Getting Heroin Addiction Treatment Can Be Hard

Hundreds of people daily seek treatment in the Cincinnati area, but most cannot get it on demand. Experts say it’s important to give people treatment when they ask for it because people may want treatment one minute, but succumb to heroin the next.

An average of nearly 500 calls a day rang into Cincinnati’s Center for Addiction Treatment (CAT) in September. The website caught 1,100 visits a day. The problem is that immediate treatment is hard to get, the Cincinnati Enquirer reports. “We are not close to treatment-on-demand ability,” said Sandi Kuehn, the center’s CEO. Offering services when people want them would put Cincinnati among the national leaders in the battle against heroin addiction. Experts cannot name a city that has all forms of treatment on demand. Addiction doctors say that the Cincinnati region does not have enough treatment facilities for everyone who needs the help. Many who want treatment do not know how to get what is available, and many who are addicted do not have the means, including transportation or a phone, to find treatment.

Treatment on demand for heroin addiction usually means quickly providing medication to stop a patient’s cravings and help stabilize them, then finding long-term treatment that includes counseling. Addiction experts say it’s important to give people treatment when they ask for it because people may want treatment one minute, but succumb to heroin the next. Not having treatment on demand is “like denying treatment to a person with advanced heart disease,” said Linda Richter of the National Center on Addiction and Substance Abuse. Addiction treatment is becoming more available in the Cincinnati area, with outpatient clinics and programs “popping up all the time,” said Nan Franks, CEO of the Addiction Services Council, a Greater Cincinnati nonprofit. While the clinics have shorter wait times than inpatient treatment, clinic treatment usually requires an appointment. The clinics mostly offer FDA-approved medications buprenorphine and injectable naltrexone for opioid addiction. They match medication with counseling.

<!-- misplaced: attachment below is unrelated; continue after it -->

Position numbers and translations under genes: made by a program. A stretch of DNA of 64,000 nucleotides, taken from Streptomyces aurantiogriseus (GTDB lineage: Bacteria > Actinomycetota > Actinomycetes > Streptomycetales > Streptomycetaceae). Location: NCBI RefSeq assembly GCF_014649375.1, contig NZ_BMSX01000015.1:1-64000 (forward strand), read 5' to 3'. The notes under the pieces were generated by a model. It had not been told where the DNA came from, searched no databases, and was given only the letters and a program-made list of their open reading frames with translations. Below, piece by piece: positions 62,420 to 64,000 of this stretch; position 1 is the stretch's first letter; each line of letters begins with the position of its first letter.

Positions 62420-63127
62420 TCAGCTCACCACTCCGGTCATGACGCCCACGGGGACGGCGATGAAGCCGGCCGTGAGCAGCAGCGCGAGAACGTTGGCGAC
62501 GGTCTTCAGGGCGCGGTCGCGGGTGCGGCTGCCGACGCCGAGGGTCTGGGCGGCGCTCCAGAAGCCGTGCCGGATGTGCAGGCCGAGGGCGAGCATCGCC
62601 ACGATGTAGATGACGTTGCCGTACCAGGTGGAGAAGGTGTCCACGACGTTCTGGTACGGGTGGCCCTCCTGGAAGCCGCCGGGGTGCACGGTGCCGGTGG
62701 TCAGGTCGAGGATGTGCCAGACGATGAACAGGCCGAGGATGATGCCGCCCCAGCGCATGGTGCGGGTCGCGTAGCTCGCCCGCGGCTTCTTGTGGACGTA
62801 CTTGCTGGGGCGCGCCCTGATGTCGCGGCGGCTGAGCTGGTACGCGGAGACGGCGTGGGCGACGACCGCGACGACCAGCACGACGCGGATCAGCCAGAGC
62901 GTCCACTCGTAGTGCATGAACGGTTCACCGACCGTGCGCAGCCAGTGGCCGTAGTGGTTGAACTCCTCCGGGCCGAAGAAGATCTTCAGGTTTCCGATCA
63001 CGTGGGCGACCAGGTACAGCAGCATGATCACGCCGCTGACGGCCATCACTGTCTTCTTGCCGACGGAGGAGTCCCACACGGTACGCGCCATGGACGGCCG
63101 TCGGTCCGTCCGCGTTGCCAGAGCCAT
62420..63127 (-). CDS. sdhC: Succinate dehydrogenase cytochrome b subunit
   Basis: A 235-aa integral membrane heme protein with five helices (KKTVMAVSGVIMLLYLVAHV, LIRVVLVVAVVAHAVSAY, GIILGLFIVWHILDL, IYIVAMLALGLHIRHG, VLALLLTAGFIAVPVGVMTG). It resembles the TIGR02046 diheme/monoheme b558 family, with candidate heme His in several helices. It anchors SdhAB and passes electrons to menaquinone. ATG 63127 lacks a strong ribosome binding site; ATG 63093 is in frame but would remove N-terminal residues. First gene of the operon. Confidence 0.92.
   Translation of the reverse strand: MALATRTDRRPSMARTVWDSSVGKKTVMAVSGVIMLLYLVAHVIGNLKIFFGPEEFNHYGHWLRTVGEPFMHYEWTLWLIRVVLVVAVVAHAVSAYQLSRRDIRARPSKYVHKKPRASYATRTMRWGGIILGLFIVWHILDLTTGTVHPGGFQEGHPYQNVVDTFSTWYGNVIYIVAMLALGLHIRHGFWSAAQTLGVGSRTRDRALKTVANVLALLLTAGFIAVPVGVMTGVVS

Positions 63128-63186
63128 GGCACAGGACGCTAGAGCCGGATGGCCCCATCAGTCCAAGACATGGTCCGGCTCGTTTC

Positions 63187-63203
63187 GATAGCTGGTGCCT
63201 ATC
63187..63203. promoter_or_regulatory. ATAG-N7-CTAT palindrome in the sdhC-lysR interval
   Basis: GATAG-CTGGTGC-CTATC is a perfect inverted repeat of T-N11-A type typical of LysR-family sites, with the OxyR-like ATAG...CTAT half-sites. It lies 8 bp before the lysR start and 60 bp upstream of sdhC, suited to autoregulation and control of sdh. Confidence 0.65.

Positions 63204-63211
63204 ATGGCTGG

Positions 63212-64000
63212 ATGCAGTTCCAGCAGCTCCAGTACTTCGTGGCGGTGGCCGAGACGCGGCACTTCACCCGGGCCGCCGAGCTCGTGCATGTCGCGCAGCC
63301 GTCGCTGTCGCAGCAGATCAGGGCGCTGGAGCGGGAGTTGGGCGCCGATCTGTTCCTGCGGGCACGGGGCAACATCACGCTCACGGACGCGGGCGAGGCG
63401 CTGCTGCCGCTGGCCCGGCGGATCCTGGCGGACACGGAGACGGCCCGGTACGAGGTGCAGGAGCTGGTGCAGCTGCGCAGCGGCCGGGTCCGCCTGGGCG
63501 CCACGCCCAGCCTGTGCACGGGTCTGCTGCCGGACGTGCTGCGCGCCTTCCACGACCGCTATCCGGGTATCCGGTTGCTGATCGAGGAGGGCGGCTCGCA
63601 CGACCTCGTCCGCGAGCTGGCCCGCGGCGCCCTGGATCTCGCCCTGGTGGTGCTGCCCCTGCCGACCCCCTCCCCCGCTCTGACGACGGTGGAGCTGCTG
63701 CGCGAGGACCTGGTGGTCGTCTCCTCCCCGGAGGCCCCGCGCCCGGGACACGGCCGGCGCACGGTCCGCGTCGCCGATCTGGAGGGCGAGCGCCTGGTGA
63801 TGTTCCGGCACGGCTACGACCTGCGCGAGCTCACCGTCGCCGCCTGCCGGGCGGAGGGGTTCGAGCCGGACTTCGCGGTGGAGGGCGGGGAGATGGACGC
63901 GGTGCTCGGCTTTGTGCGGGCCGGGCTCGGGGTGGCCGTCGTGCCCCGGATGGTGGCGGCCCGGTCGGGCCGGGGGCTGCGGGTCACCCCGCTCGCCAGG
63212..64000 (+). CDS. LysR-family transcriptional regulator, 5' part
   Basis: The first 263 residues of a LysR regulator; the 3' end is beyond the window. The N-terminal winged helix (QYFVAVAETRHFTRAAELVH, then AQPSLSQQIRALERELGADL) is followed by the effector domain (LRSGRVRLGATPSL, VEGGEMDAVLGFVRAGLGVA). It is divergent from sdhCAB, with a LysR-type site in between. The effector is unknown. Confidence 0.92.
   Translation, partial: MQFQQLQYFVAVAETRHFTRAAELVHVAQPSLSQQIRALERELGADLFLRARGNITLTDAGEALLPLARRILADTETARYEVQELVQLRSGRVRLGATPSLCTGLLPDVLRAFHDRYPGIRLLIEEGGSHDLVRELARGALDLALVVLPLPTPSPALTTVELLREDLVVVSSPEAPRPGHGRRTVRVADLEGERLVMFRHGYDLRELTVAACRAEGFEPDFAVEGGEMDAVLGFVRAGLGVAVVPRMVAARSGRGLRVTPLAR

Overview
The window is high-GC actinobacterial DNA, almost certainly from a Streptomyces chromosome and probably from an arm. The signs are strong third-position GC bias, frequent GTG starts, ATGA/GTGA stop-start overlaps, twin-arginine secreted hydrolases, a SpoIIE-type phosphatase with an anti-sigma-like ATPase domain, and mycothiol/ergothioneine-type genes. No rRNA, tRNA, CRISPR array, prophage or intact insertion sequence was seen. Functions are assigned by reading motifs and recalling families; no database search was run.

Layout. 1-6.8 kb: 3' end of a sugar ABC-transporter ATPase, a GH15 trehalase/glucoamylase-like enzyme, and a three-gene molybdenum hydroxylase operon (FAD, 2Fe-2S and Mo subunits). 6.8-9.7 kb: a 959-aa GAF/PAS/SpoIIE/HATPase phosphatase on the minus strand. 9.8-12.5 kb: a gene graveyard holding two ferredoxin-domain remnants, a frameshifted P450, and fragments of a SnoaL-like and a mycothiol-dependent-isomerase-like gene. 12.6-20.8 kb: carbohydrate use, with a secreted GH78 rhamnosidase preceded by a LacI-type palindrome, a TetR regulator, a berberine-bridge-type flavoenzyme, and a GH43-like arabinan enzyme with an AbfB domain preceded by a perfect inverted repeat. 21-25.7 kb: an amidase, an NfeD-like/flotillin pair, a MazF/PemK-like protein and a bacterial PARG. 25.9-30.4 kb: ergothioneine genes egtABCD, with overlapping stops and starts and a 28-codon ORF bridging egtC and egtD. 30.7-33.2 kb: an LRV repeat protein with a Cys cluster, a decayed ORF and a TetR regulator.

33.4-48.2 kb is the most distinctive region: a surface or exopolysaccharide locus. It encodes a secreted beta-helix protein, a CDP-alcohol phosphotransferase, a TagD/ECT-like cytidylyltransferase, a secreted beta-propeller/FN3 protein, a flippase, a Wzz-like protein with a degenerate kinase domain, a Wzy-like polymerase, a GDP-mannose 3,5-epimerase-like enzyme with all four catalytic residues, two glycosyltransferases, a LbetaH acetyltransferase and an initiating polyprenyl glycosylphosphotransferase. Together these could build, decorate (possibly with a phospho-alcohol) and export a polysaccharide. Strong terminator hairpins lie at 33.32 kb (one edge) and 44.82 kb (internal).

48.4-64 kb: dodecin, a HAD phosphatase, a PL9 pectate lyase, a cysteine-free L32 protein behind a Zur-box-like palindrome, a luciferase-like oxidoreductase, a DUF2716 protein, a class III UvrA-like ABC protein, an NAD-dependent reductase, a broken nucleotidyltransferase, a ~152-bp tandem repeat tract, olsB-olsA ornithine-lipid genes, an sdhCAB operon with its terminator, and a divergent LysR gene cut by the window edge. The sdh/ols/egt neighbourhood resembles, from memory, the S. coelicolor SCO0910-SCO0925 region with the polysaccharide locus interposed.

from https://thecrimereport.org